Which approach you take depends on the kind of plants you want to have on your roof. Sedum matting is often used for the pre-cultivated mats because of its drought-tolerance and ability to thrive in a shallow growing medium. Sedums have attractive textures and many forms are available, in a range of colours. It is attractive to invertebrates and insects and can improve biodiversity.
If you would prefer a turf roof or a mixture of meadow plants, you would need a growing depth of 10-15cm at least. Low ground cover planting would need 15-30cm depth, low shrubs 30-45cm, larger shrubs 50-75cm and trees at least 1-1.5m.

Ask an expert

The design of a roof garden is dictated more by structural and functional necessity than by pure aesthetics, and this is an important consideration to bear in mind before embarking on your project. If you are planning to use a growing medium 30cm thick or more, for example, or if the structure you have in mind is any larger than a garden shed or office, for safety’s sake it’s best to consult the services of a structural engineer. The main issue here is weight loading. In purpose-built roof terraces this may have been taken into account in the design process but if you have an original roof to convert you need to consider the weight of the planting (which will increase as the plants grow) together with the weight of the growing medium, which will significantly increase when wet. Added to this there is a loading factor inherent in planters, containers or the raised beds necessary to hold the planting medium and plants. The drainage of the water also needs to be considered as freezing water can cause damage to roof membranes.


  1. Mats or rolls of sedum vegetation will need fertilising and watering in the first weeks after installation. After this they are relatively low in maintenance.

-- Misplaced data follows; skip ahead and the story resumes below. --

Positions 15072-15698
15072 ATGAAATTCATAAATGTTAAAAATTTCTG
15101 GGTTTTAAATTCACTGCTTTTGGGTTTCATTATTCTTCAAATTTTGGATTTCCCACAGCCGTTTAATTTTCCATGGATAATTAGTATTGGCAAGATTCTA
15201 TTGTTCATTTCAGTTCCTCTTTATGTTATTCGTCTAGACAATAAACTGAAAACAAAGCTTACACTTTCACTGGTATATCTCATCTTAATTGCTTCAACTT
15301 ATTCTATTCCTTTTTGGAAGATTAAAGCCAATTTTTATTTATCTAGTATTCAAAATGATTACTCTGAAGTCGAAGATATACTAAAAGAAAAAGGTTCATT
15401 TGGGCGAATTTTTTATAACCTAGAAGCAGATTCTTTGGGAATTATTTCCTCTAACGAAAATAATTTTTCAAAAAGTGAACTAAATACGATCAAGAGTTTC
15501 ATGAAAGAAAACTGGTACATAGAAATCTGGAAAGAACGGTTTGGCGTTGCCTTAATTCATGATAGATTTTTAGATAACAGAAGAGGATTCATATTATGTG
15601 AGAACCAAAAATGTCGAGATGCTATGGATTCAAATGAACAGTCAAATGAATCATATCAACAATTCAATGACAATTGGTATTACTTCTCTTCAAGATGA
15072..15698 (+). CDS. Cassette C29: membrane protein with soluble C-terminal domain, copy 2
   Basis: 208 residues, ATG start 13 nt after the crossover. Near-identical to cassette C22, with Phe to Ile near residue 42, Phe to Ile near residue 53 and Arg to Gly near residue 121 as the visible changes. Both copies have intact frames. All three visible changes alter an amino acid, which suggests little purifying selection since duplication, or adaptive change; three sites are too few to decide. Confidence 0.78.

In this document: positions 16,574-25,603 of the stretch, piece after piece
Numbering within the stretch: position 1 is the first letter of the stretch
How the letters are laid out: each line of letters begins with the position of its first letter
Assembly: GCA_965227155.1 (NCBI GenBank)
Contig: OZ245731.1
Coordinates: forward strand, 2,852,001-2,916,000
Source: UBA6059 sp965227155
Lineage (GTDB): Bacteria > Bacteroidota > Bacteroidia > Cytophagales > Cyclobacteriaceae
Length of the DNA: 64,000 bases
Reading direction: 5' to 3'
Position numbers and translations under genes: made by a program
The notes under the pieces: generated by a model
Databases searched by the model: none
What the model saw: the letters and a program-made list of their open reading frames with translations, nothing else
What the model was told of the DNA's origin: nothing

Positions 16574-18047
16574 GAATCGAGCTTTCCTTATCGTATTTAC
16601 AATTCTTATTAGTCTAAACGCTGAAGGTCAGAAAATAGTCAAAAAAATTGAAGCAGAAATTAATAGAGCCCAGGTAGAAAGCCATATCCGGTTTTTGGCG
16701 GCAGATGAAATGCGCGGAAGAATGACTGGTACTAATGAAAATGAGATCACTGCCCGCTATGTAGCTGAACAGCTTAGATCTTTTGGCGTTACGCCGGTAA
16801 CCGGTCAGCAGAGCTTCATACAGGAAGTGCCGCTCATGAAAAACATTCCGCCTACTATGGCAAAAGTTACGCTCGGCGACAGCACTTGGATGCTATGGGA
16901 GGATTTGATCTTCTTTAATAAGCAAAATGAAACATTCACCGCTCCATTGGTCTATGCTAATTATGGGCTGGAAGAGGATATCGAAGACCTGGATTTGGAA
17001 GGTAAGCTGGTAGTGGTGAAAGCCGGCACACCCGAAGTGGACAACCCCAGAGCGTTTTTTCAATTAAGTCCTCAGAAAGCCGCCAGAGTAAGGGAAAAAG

2. On smaller roofs such as those of sheds, summer houses and so on, sedums can be individually planted into the roof substrate or mat. Normally densities of 15 to 20 plug plants per square metre are used. In this way one can achieve a tapestry effect, but the plants may take longer to establish – between 12 and 18 months. Pre-grown mats establish in a much shorter time period.
  3. In planted roof gardens, lightweight materials such as Leca (expanded clay granules) or even polystyrene should be used to bulk up unnecessary space in planters. Growing mediums should then be added on top.
  4. When using roof spaces that were not designed as gardens you should consult your local authority. They will take a view on balustrades, which should be introduced for the safety of garden users and of those down below.
  5. Consult a structural engineer if you are planning to use a roof space as a garden. They will be able to offer advice on the strength of the structure and its suitability for use as a garden.

Useful websites and publications

  • Green roof systems. Producer of roof and planting systems for a variety of applications.
  • Advice and inspiration, including a downloadable DIY guide to green roofs (£11.65), from a firm which won a silver gilt medal at Chelsea in 2007.
  • Advice on the installation of green roof systems and the philosophy behind them, from Mathew Frith and ‘urban ecologist’ Dusty Gedge (see also
  • Information on roof garden schemes undertaken by Dr Nigel Dunnett, with links to research by Nigel’s department at Sheffield University.
  • Planting Green Roofs and Living Walls by Nigel Dunnett and Noël Kingsbury (Timber Press, 2008). Information on the construction and planting of green roof and green wall systems.
  • Rain Gardens by Nigel Dunnett and Andy Clayden (Timber Press, 2007). How to channel, save and redeploy the rainwater that falls on your property.
Words Andrew Wilson. Andrew is a garden designer, writer and lecturer, and an assessor and judge for RHS show gardens